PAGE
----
Boys Don't Cry
Boys Don't Cry is the new movie that chronicles the tragic end of young Nebraskan Teena Brandon's life. Brandon's life, which ended in 1993, has already been told in the documentary The Brandon Teena Story, and is fictionalized in Kimberly Pierce's new effort. Teena, who has a "sexual identity crisis," tapes her breasts and cuts her hair very short to appear like a man. She goes around as 'Brandon Teena,' dating women, and inevitably getting in trouble when they discover her secret. Brandon (Hilary Swank, a long way from The Next Karate Kid and Buffy the Vampire Slayer) makes her way to Falls City, Nebraska, where she again poses as a man.
There, she falls in love with Lana (Chloe Sevigny, The Last Days of Disco , Julien Donkey-Boy), and hangs around with Lana's circle of friends. When her true nature is finally revealed, Lana's friends turn on Brandon, and eventually end up killing her. Swank, who spent time as a man before principle shooting began, is mesmerizing as Brandon. Her appearance as a man is uncanny, and she passes more than convincingly as a young man. Her Brandon, while no one knows her secret, is a confidant, fun loving normal boy. No real explanation is ever given as to why Brandon does what she does. The script by Pierce and Andy Bienen even portrays Brandon as confused. When her brother confronts her about being a lesbian, she denies that she is one. Sevigny, who seems drawn to these types of roles and movies, appears to be bored in most of the movie. The emotions of her character are only present in the final acts of the movie.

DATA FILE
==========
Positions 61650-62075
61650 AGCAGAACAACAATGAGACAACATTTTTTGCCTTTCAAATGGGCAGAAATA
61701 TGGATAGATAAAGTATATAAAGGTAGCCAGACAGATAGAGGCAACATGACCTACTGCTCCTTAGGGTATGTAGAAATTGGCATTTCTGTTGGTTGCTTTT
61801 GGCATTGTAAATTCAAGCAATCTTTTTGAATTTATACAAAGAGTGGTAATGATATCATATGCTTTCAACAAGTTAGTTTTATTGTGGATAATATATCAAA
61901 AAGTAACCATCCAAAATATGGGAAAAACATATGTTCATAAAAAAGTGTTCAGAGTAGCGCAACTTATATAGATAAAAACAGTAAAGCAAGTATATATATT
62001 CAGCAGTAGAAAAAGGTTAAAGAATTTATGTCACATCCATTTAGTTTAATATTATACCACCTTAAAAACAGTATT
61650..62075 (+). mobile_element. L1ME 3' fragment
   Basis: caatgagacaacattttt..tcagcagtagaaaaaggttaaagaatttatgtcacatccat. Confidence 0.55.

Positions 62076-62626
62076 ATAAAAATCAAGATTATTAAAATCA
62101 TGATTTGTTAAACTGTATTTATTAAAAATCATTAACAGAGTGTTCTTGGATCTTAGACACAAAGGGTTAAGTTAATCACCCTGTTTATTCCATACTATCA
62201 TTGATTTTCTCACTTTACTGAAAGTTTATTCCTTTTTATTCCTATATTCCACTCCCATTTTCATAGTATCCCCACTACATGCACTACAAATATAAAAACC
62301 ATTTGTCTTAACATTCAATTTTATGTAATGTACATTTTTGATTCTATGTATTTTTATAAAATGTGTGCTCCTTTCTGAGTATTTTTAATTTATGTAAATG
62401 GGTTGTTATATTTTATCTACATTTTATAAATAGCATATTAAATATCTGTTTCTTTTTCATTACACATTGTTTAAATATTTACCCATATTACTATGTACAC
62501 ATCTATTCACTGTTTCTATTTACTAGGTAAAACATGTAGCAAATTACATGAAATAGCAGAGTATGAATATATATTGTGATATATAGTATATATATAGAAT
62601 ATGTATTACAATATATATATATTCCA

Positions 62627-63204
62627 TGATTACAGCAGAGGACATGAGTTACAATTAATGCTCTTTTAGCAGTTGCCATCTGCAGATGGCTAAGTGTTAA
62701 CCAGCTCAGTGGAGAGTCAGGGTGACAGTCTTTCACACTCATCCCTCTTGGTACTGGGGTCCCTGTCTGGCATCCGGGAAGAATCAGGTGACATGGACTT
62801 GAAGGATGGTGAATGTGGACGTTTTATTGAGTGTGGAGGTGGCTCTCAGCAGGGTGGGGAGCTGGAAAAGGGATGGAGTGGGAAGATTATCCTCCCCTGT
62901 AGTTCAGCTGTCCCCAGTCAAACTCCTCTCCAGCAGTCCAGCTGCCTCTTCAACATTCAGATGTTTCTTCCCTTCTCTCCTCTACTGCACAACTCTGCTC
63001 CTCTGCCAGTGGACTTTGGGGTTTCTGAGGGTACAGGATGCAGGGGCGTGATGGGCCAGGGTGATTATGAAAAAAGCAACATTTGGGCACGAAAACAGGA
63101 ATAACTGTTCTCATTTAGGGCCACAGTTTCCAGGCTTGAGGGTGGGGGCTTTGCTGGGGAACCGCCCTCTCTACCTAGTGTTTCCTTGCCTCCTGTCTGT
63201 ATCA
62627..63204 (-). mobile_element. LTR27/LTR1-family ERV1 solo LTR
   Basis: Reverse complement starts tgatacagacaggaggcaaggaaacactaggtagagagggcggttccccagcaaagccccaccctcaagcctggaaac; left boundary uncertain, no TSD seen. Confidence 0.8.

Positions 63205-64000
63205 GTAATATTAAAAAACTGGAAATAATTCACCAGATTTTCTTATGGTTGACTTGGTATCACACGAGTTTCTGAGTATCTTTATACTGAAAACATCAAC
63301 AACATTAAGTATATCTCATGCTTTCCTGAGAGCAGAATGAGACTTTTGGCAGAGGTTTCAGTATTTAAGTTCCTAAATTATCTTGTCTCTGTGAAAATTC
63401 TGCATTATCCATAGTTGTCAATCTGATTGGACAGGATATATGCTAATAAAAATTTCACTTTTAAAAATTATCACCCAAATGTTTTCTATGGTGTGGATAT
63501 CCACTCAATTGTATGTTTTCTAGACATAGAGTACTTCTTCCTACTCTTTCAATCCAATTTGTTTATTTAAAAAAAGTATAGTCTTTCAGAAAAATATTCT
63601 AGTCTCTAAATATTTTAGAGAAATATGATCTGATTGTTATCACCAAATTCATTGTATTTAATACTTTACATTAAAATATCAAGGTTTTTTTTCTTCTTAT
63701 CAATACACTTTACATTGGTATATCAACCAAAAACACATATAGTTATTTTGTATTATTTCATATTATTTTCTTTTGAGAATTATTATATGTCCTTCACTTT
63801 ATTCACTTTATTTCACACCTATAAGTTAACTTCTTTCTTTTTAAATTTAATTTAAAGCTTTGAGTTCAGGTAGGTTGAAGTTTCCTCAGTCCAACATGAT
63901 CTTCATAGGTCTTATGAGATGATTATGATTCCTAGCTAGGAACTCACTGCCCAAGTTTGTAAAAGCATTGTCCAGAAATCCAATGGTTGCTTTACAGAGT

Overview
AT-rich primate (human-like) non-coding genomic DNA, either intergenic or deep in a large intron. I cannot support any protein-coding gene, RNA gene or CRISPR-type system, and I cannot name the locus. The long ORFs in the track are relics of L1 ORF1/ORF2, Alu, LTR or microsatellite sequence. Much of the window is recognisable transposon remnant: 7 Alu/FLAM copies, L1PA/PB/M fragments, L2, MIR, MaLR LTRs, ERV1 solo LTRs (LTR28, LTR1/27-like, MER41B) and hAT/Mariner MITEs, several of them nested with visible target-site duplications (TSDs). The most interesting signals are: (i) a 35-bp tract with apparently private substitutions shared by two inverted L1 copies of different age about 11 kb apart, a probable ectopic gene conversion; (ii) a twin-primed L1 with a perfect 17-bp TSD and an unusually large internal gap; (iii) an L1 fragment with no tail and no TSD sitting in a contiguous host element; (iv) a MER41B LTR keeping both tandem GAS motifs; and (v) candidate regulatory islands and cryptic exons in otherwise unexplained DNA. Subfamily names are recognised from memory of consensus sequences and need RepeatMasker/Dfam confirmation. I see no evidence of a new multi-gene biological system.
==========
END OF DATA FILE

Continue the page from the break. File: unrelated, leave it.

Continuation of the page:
In the beginning of the film, the only thing happening is Brandon joining with Lana and her friends as they party, cause mischief, and do other things that bored teenagers do. The crowd they belong to is part of the forgotten part of society. They have no real jobs, live in broken homes, and can only dream of something better. Brandon gives Lana the means of attaining her dream of getting away, and treats Lana with respect, things that cause Lana to love Brandon. Pierce pulls no punches in the story or direction. Brandon's sense of belonging is instantly shattered once her secret it out. All of the people she thought were her friends now hate her for who she is. What makes the film frightening is the fact that you can imagine the same thing happening again. The portrayal of some of the lowlier elements in Falls City is not too positive. The police in the movie are especially despicable. The change in attitude of many of the people in this film is disgusting, and sadly, believable.
|Mongoose Rates It: Not Bad|
|1 hour, 54 minutes, Rated R for violence including an intense brutal rape scene, sexuality, language, and drug use.|